London artist Rajeev Basu is running an experimental music art-project to turn one of society’s most despised sounds, the sound of alarms, into music that people might actually enjoy. It began with the release of EEP EEP EEP EP: a concept album made entirely using alarms. It was created to inspire and show what’s possible. Intel & Vice’s Creators Project called it, ‘a 12-minute musical masterpiece’. Now, Basu invites aspiring artists to take up the challenge.
“These days, most alarms are just false alarms. They’re everywhere. They go off all the time. And they’re often left unattended. (We’ve all had that car alarm outside that just won’t stop). Alarms are a nuisance. And this experiment is to see if we can turn that on its head,” says Basu.
In fact, alarms are the only material used to create EEP EEP EEP EP. Many of which were captured as field recordings, a technique that has grown in popularity in avant-garde and experimental works. As such, the project’s musical style can be described as ‘Musique concrète’ (French for “concrete music”). It is a form of electroacoustic music that uses elements not traditionally thought of as “musical”. The theory behind this musical aesthetic was developed by the French composer Pierre Schaeffer in the late 1940’s. The project’s experimental direction is also influenced by Karlheinz Stockhausen, whose groundbreaking approach to electronic music inspired many artists to break out of traditional forms. EEP EEP EEP EP was created in collaboration with world-class musicians and sound designers including Michael Manning (London), David Kamp (Berlin), Dominic Matar (NY) and Malcolm Goldie (London). They have also produced work for the likes of MTV, Puma, deadmau5, Nokia and Nike. For each of the four tracks on EEP EEP EEP EP, a one-off original artwork was created made entirely using clip-art. A style Basu has dubbed “Clip-art Art”. It follows the project’s theme of using something undesirable to create something beautiful.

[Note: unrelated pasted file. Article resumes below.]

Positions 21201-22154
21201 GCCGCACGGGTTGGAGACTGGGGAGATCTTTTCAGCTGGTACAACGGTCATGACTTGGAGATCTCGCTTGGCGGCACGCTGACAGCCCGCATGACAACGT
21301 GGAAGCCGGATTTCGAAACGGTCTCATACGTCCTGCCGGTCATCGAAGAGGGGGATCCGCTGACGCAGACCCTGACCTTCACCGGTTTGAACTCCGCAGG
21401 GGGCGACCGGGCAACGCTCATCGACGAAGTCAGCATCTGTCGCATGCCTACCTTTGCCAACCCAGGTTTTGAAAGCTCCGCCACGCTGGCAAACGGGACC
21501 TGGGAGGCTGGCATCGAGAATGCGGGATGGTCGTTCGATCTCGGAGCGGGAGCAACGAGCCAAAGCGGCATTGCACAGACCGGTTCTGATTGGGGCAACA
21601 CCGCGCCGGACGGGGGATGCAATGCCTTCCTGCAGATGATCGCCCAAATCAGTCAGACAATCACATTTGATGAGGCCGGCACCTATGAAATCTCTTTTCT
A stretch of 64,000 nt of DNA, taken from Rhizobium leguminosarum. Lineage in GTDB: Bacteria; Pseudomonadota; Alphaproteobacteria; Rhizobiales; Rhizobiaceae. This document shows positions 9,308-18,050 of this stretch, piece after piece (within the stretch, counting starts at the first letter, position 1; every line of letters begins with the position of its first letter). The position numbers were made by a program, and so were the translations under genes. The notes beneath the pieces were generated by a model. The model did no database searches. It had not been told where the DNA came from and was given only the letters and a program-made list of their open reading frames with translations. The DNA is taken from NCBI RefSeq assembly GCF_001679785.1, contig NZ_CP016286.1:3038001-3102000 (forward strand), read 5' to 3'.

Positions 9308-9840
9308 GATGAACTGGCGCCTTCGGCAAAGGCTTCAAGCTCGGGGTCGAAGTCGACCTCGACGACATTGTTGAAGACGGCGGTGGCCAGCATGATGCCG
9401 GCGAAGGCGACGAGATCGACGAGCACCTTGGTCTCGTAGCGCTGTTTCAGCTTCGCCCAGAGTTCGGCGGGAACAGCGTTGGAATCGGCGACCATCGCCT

Participating artists won’t have to stalk the streets setting off alarms to get material. Basu has made the original alarms sounds used to make EEP EEP EEP EP available for download at the EEP contest page on FOEM. Artists have free rein to tweak and twist the sounds into any genre, any style. “The remixes so far have been of an exceptional standard. From pitch-perfect pop songs, to some seriously psychedelic mind trips… all made 100% using alarms. It’s very encouraging to see such creative interpretations of the idea,” says Basu. You can hear the remixes so far on SoundCloud.
Basu will create a 1/1 original artwork for every track submitted. At the end of the contest, which ends on August 7th 2011, the three most inventive tracks will be selected and turned into sound-sculpture installations, which he aims to exhibit in 2012. The winners will also receive a range of SoundCloud prizes.
Visit the project at www.EepEepEepEP.com